Editor’s note: This report is an MWI Contemporary Battlefield Assessment, a collaborative effort by United States Military Academy cadets and MWI faculty based on field research conducted on the 2008 Russia-Georgia War. Read the full report here.
The Jvari Monastery, built in the sixth century, sits high above a central artery that slices through a picturesque gorge linking Gori to Tbilisi. On the fourth day of the 2008 August war, Russian forces advanced as far as nearby Mtskheta, within artillery range of this temple, just outside Tbilisi. The topography of this area would make any advancing army twitchy, given its wealth of natural defensive fortifications, as well as its canopy of forest for cover and concealment. According to Georgian military officials, the Georgian army was prepared to fall back and fight a prolonged insurgency if the Russian forces had advanced farther southeastward. There were reports of Russian aircraft shelling the television tower that soars high above Tbilisi, as European officials scrambled to get both sides to declare a cease-fire. Much of the world were glued to their televisions, but they were watching the Beijing Olympics, not the unfolding war in Georgia. Even a number of Georgians were caught off guard, given that August is when politicians and defense officials typically head for the Black Sea coast for vacation. Even Georgia’s best-trained brigade was in Iraq.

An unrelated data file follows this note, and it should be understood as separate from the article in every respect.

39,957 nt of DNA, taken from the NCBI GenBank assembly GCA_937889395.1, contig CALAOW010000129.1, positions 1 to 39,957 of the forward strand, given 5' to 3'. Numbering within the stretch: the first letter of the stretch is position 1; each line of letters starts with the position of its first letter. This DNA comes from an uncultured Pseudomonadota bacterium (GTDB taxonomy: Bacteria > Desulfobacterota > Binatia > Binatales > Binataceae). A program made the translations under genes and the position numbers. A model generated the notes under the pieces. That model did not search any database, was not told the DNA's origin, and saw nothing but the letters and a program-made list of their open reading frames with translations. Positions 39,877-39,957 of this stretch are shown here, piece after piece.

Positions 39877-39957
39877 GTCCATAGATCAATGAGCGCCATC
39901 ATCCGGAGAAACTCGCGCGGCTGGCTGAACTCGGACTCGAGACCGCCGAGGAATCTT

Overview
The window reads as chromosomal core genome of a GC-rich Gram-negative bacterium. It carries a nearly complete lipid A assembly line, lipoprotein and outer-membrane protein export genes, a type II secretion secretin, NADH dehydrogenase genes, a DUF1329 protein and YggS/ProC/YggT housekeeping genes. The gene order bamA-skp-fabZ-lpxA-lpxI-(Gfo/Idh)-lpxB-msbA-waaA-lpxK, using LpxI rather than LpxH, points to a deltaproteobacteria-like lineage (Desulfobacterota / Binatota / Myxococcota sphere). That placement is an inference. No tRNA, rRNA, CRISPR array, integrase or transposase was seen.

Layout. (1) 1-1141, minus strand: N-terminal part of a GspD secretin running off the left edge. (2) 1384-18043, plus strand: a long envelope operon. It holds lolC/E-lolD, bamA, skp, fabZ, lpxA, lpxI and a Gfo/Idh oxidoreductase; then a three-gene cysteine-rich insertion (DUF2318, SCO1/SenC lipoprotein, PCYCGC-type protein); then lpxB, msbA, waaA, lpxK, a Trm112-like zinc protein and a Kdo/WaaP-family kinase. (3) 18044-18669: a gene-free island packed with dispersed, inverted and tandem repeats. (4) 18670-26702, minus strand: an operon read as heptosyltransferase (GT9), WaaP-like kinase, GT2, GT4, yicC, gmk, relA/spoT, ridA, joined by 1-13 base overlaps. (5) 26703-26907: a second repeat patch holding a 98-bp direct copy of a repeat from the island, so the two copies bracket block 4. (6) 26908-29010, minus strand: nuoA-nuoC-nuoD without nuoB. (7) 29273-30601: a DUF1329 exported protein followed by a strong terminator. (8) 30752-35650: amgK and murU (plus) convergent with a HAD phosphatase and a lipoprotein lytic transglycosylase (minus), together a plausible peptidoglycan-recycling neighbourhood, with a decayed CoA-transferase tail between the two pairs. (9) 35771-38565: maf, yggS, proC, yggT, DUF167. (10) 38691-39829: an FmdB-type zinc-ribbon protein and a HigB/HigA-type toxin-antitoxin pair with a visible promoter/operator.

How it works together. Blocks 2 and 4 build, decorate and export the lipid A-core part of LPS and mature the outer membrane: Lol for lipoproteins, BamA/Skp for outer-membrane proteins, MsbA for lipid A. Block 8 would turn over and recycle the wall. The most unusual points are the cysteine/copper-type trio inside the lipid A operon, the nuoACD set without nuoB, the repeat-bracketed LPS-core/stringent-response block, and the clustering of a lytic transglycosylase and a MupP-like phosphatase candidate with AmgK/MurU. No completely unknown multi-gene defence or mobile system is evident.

Even though the immediate goal of the Russians was to establish control over Abkhazia and South Ossetia, the war was about larger issues related to the expansionism of NATO, the isolation of Russia, and the prevention of its near abroad from reorienting themselves westward. The war was believed to be planned well in advance, given the careful execution of Russia’s units and formations, as well as the degree of coordination between its cyber, military, and diplomatic offensives.
Better understanding of the 2008 Russia-Georgia War offers important insights into the motivations that underpinned Russian annexation of Crimea and the way in which the subsequent conflict in eastern Ukraine has unfolded. This Contemporary Battlefield Assessment aims to foster such an understanding.
Image credit: Yana Amelina